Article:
The words “hidden gem” are much overused when describing some of the stunning locations here in Argyll but the Isle of Gigha is just that. The most southerly island of the Inner Hebrides, Gigha is just a twenty minute ferry journey from Tayinloan on the Kintyre Peninsula. Peaceful and unspoilt this island is a delight to visit.

I headed out for the day with a group of photography friends, one of whom is local tour guide and keen amateur photographer Christine MacIntyre of Columba’s Trail.

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Calmac Ferries have sailings each day to the island throughout the year, but be careful if you are just over for the day as the last sailing on a Sunday is 16:30.  It is very easy to lose track of time when you are sitting on a perfect beach enjoying the view, although I could think of a lot worse places to be stranded overnight! You can find downloadable timetables and tariffs on the Calmac website here.

Gigha.9We used Columba’s Trail’s well equipped camper van to get around the island but you could just as easily travel over as a foot passenger, take your own bicycle free of charge or hire a bike from Gigha Boats just a few metres away from the ferry slipway.  A reasonably experienced cyclist could cover the whole island, which is just seven miles long, in one day and the hills are rolling rather than challenging.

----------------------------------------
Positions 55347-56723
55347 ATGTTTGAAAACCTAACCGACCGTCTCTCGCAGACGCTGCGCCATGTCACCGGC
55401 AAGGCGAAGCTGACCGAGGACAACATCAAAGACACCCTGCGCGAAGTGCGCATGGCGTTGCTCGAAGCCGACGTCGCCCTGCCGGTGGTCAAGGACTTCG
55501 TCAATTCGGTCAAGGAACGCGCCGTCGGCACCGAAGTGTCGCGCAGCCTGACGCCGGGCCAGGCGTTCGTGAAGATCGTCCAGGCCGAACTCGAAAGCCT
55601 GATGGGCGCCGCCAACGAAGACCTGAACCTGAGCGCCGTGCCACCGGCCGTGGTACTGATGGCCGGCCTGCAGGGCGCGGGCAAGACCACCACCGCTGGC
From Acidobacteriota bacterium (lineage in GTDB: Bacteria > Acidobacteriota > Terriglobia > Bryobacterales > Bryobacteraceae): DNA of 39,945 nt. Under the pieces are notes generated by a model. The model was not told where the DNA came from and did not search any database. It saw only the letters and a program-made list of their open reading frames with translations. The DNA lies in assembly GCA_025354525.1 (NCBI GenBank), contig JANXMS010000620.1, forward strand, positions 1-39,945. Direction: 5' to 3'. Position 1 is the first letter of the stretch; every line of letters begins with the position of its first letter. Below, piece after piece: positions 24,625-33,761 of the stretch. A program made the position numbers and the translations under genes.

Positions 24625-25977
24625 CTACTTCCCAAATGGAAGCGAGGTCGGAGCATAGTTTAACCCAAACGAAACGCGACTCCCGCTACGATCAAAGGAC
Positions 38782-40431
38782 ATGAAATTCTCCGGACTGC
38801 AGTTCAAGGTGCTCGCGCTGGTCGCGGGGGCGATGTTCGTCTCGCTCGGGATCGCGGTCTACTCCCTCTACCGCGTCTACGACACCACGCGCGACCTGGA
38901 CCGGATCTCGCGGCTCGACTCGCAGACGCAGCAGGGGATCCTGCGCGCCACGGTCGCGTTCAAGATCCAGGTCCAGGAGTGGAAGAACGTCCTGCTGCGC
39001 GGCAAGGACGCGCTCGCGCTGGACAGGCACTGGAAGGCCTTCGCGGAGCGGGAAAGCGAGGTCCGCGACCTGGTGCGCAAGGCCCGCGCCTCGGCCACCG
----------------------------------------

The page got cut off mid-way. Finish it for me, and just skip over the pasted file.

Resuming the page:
So what will you find when you get here?
The island has a number of facilities including a hotel, bed and breakfast accommodation, golf course, art gallery, café and gift shops.
As a lover of seascapes I was dreaming of empty beaches with white sand, rocky shorelines and big skies. Unfortunately the one thing you cannot control on a day out is the weather and I had hoped for a slightly brighter day that would bring out the colours on the rocks and in the water. It was fairly overcast although the rain stayed away. As someone that makes photos just for fun there was no way I was going to let that spoil my day!

On leaving the ferry we drove to the South Pier and as soon as we arrived everyone jumped out of the camper van and scattered in different directions to explore. I headed to the beach whilst others found sea urchins, lobster pots and other interesting  photogenic objects around the pier.

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From the South Pier we took a short drive to Achamore House and the beautiful rambling gardens which are particularly colourful at this time of the year. We then moved on to a derelict chapel and graveyard.

The Isle of Gigha has a long association with Christianity which can be traced back to 563AD when St Columba visited the island while travelling along the Argyll coast from Ireland. With Christine’s assistance, translating from Gaelic, we identified a number of locations on the island confirming the existence of a monastery, chapels and churches. We’ll have to leave those for our next visit but they are definitely on my “to do” list.

For me though the sandy beaches and hidden coves, with colourful flowers clinging to moss and lichen covered rocks, were the real highlight and Gigha does not disappoint.

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There is something here for everyone. So whether you love landscapes, people, buildings, nature or macro photography, textures and shapes you will have a fantastic day.

As a day tripper there really wasn’t enough time to fully explore the island and, as if I needed an excuse, I will be returning very soon…

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